The key to the bleak portrait of an exploited Buenos Aires street kid in "El Polaquito" is the lack of contrived hope.
By PETER THEIS
There are places where angels fear to tread especially guardian
angels and these places are black markets and petty rackets. These are
places where oversight does not reach, and economic arrangements are
enforced not by civil law, but uncivil main and might. The Argentine film
"El Polaquito," written and directed by Juan Carlos Desanzo, is a Dickensian
tale, based on true events, of one boy's life in that shadowy, unsheltered
The film does not stint in depicting the sophistication of the
underworld in plain view, centered in Buenos Aires' main train station.
Here, impostor bootblack Rengo (translated as "Limp") lords over a small
fiefdom of child beggars, prostitutes, and thieves. Through collusion with
the police, who are permitted a cut and perquisites, Rengo operates with a free
hand. The film's teen protagonist, El Polaquito (Abel Ayala), works for
Rengo as a commuter-train busker who imitates Polaco, a famed Tango singer.
El Polaquito (who goes by Polaco amongst friends), a gentle street kid
unable to return to an abusive home, chafes at being under Rengo's thumb,
but Rengo has his means of control. He can assure that Polaco's sister, who
prostitutes for him, is beaten; when Polaco is especially rebellious, Rengo
has him arrested and incarcerated by police accomplices. Most of all,
however, Polaco needs Rengo's patronage to survive. Buenos Aires is
saturated with begging rackets; Polaco's one attempt to work independently,
in another part of town, results in a mortal threat from another
territorial, Rengo-identical petty racketeer.
|Directed by: Juan Carlos Desanzo.|
Written by: Juan Carlos Desanzo, Lito Espinosa.
Cast: Abel Ayala, Marina Glezer, Fabián Arenillas, Fernando Roa, Rolly Serrano, Osvaldo Sanders.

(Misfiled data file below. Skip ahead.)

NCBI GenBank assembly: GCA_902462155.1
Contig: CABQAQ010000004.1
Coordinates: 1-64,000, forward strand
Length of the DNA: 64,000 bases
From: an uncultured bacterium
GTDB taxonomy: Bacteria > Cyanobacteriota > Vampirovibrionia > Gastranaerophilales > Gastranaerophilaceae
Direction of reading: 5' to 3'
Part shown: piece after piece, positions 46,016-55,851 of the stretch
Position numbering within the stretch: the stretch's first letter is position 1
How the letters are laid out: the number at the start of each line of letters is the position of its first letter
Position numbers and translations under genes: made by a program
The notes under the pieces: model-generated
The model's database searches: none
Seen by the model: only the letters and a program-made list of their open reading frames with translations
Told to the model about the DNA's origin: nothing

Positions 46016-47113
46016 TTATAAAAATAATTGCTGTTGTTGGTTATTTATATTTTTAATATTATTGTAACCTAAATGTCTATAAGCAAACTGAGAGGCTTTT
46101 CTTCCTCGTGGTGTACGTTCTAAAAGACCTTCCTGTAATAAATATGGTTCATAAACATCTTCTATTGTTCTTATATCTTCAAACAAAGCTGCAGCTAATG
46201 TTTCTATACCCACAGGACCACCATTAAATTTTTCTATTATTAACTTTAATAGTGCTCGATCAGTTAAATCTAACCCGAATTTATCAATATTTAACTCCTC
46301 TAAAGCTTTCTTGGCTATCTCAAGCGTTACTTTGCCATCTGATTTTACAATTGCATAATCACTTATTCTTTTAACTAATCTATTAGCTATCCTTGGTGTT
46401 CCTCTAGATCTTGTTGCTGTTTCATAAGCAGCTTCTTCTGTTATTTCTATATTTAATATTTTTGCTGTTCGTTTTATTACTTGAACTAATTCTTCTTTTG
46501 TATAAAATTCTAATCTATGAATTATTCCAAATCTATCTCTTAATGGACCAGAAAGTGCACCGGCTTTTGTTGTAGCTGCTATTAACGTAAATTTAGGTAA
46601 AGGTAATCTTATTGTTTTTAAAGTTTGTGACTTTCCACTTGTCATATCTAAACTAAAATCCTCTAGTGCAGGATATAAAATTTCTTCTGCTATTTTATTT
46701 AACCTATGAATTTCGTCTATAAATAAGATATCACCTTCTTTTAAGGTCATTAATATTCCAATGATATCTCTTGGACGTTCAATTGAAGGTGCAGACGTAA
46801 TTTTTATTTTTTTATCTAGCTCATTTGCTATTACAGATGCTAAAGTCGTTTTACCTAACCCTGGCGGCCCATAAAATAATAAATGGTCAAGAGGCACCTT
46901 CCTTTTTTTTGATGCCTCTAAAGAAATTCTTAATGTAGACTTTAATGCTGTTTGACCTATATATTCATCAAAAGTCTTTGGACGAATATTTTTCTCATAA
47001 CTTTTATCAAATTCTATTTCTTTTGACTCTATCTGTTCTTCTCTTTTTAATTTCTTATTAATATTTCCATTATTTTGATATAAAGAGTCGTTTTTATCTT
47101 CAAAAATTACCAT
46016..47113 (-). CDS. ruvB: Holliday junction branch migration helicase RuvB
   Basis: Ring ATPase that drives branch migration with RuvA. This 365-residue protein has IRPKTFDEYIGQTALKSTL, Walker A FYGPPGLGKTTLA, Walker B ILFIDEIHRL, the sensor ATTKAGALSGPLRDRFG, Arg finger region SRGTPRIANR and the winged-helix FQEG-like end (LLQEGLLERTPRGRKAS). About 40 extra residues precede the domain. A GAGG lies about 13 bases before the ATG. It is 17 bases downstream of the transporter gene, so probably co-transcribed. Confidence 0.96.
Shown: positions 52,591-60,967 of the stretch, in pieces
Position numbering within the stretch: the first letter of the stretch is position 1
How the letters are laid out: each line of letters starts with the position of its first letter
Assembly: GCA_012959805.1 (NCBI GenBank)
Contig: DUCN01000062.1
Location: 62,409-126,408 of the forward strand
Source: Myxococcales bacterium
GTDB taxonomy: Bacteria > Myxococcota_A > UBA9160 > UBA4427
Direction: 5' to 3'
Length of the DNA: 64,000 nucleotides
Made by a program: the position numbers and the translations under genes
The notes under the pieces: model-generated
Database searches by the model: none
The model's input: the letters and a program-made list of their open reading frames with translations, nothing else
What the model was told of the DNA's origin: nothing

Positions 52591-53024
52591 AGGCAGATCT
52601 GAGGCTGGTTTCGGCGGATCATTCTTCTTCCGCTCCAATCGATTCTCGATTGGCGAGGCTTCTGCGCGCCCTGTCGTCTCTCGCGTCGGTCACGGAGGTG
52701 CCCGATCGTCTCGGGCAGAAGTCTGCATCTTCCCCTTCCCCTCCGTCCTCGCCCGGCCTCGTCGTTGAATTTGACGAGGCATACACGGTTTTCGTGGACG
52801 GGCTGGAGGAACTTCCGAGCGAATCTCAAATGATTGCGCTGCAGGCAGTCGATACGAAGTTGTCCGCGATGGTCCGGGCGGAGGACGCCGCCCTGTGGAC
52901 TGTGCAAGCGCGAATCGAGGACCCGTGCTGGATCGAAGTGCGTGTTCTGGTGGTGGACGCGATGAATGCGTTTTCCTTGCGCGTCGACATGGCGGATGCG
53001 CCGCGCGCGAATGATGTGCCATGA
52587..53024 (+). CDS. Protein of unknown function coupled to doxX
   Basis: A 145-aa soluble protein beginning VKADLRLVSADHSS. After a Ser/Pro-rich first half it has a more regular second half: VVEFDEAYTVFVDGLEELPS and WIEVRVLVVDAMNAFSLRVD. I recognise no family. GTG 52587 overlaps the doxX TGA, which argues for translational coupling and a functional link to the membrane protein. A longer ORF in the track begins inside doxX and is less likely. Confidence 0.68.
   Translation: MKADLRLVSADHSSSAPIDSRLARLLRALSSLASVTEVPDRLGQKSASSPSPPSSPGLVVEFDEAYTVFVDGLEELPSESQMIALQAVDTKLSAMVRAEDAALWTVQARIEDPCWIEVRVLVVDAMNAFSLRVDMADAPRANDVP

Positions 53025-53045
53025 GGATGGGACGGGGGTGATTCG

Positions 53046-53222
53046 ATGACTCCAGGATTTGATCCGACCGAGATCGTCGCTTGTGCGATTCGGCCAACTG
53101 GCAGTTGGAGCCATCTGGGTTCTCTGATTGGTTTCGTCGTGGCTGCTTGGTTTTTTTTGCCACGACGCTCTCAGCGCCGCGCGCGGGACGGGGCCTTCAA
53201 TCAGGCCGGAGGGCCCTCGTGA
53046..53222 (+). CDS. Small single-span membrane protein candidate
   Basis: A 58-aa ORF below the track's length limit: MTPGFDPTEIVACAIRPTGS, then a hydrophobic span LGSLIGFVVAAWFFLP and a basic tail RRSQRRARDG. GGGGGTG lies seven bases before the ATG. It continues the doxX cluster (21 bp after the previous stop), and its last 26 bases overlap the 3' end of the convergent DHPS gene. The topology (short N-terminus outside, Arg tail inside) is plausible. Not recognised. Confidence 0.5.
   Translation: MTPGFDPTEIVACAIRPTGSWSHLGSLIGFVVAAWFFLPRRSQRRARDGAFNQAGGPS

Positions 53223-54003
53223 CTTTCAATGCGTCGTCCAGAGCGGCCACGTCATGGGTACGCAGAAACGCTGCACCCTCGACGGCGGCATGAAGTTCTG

Cinematography: Carlos Torlaschi.
Edited by: Sergio Zottola.
Music by: Martín Bianchedi.
In Spanish with English subtitles.
|Clearview 62nd & Broadway
Tues., Aug. 17, 2004, 4:15 p.m.
Thurs., Aug. 19, 2004, 8:15 p.m.|
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Trapped, the resilient Polaco makes the best of it with an
irrepressible buoyancy. He becomes enamored with one of Rengo's
prostitutes, Pelu, and begins to think of escape in earnest. However,
Rengo, after his wheedling fails to curb Paloco's flight ambitions, simply
increases the violence quotient. Polaco's inherently gentle nature is no
match, and his imagination is not developed enough to permit him to
outmaneuver the experienced and muscle-backed Rengo. The filmmakers permit
no illusions about the chances of child fighting against a sophisticated,
all-encompassing system of exploitation.|
The film excels at fleshing out this system, enabled by official
corruption, and laying out its players and its millionfold methods by which
the most vulnerable, children or young women with no options, are coerced to
work to enrich minor-league, but unhassled criminal syndicates. Although
Rengo is portrayed as an unambiguous, irredeemable villain, the film clearly
locates the supreme villainy in the system itself, which will always find
Rengos to fill its positions of authority and Polacos to fill its yokes.
Thus, the film finds itself in the social conditions critical tradition of
authors Emile Zola, Upton Sinclair, and John Steinbeck. A common defect of
lesser works in this tradition is an implausible, thin dramatization of a
generic character "caught under the wheels," who exists only to dramatize
exploitation. "El Polaquito," however, draws its protagonist with breadth
and credibility; he is flawed, weak, addled, unreflective, and naive (all
stemming from his adolescence), yet also sympathetic and genuine. The
inevitably of the narrative derives less from a contrived damn-the-system
fatalism than an objective observation of full, complex, differentiated
characters interacting in a system with cognizable and predictable
The film is not without problems, such as overdrawn musical effects
undercutting the seriousness of the events, some overly schematic minor
characters, and total privileging of narrative development over basic
technical mastery or any formal pleasures (in other words, the prose is
dry). However, the core dramatization is so competent, Polaco so fallibly
human, and the petty underworld milieu so authentically constructed (from
minimal production materials), that "El Polaquito" succeeds both as
muckraking critique and particularized witness to hope eclipsed.
|AUGUST 13, 2004|
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